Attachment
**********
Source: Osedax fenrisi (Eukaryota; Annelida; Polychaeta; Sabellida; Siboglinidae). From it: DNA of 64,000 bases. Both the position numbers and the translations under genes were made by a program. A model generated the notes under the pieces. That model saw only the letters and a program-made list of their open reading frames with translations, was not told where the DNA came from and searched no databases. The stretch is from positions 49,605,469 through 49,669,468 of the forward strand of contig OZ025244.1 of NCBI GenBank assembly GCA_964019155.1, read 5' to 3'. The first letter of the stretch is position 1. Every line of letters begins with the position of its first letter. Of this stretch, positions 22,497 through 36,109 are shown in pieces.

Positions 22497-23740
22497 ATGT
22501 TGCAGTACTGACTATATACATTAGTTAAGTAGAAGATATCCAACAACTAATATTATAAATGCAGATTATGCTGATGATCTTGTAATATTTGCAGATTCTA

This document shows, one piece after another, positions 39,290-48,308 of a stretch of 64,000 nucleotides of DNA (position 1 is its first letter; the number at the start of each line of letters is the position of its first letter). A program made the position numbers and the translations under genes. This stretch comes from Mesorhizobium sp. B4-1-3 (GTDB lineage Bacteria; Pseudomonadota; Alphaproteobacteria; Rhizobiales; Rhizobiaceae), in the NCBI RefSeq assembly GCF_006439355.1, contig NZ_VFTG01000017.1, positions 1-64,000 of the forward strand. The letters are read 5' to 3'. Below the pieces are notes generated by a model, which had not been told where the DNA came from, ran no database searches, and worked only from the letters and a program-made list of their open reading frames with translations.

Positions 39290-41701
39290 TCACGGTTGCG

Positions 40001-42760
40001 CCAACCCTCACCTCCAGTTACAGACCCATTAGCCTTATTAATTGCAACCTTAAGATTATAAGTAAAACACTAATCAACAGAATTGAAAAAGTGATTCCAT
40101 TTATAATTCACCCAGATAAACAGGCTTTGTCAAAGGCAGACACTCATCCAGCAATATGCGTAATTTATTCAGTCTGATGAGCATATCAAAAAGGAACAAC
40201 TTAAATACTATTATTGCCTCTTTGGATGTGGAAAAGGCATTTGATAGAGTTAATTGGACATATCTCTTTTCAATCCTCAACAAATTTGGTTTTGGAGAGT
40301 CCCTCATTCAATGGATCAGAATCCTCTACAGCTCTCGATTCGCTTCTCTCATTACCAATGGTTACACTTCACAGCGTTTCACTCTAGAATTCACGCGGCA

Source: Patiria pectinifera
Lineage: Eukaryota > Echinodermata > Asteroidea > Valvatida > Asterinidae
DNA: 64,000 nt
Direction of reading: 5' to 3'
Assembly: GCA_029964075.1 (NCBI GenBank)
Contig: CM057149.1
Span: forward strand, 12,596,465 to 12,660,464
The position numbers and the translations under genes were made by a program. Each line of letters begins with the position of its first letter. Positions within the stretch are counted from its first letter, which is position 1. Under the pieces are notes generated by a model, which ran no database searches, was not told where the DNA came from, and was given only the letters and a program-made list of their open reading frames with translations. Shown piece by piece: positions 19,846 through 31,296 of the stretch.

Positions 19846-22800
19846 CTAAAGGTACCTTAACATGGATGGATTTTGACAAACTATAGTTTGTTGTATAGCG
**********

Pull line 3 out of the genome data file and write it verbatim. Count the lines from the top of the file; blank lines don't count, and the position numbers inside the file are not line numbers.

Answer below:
22497 ATGT